Europe holds back global TV ad recovery
Analysis of advertising expenditure in 55 countries by Digital TV Research suggests the global total will reach $219 billion in 2018, up by 32 per cent – or $53 billion – from 2012.
The research firm’s TV Advertising Forecasts report suggests that TV advertising spend grew by 4.4 per cent in 2012 to $167 billion, but only 2.8 per cent growth is forecast for 2013 as the recession bites again in several European territories. The much-touted quadrennial effect took place in 2012 (and will also occur in 2016) whereby the advertising industry was boosted by the US Presidential elections, the summer Olympics in London and the Euro football championships in Poland and the Ukraine.
According to Digital TV Research, 2009 was a terrible year for the advertising industry. Although a rebound was recorded in 2010, many countries dipped again in 2011, improved in 2012 and several are likely to decline again in 2013.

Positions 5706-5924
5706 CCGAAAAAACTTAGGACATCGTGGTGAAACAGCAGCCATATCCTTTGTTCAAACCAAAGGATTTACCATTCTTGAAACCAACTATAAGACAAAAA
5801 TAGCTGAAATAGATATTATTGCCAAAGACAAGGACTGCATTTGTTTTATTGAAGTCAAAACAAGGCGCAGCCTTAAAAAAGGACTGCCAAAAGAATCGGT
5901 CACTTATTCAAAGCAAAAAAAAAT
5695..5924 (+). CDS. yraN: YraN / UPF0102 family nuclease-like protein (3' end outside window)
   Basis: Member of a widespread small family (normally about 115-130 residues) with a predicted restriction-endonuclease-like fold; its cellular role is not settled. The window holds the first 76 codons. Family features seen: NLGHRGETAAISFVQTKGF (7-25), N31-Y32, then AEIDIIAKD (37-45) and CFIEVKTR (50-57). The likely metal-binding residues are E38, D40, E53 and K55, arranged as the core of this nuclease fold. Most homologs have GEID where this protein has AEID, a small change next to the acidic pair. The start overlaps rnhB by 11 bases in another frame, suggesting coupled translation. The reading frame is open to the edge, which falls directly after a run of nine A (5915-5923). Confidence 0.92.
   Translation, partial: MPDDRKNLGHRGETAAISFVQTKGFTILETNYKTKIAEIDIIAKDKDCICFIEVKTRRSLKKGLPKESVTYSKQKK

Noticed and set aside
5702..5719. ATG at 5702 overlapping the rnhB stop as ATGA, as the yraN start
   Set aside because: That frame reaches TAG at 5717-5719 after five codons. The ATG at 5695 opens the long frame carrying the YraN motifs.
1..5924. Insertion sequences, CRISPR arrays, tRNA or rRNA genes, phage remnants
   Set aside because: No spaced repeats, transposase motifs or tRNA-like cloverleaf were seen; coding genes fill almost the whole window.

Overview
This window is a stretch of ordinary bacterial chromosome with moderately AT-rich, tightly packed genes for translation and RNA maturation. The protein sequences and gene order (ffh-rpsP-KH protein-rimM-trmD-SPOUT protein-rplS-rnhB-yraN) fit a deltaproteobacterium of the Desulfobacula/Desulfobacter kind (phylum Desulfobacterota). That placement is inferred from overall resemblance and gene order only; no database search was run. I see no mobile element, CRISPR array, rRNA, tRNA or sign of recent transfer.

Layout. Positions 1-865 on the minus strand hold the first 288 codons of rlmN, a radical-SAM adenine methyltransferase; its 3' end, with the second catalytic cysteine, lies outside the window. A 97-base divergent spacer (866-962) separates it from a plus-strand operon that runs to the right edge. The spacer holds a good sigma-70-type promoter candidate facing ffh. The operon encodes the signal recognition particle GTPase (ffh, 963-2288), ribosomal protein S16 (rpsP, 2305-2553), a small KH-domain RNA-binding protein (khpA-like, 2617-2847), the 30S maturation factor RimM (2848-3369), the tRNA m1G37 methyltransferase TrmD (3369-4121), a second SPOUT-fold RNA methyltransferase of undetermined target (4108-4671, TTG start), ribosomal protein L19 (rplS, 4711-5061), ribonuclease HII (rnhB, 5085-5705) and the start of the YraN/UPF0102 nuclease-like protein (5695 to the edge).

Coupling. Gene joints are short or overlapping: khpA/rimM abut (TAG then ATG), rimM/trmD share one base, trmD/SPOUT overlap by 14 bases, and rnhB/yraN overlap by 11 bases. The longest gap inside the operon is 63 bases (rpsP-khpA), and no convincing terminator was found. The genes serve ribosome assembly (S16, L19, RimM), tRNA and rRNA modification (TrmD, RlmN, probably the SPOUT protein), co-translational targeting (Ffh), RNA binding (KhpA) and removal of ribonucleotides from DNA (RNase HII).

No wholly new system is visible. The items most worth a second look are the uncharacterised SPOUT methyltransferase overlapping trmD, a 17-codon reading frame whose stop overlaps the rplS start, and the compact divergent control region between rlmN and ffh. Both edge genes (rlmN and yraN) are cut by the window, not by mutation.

TV advertising expenditure will more than double in Latin America between 2008 and 2018, thanks to the buoyant economies, Brazil hosting both the Olympics and the football World Cup, but also because of high inflation in some countries, such as Argentina.
However, TV advertising spend in Western Europe will only be 11 per cent higher in 2018 than in the pre-recession year of 2008. Excluding the booming Russian market, TV advertising in Eastern Europe will still be lower in 2018 than the 2008 total.
Although there will be some improvement in most countries in 2013, TV advertising expenditure is forecast to fall for 19 (mostly European) of the 55 countries covered in the report in 2013. However, 2014 (and onwards) will be better, with only Croatia and the Czech Republic declining in 2014.
From the $52.6 billion TV ad spend to be added between 2012 and 2018, $18.2 billion will come from the US, followed by an extra $5.6 billion from China, $4.6 billion from Brazil and $3.7 billion from Japan. However, Argentina, Brazil and Indonesia will record the fastest growth over the same period.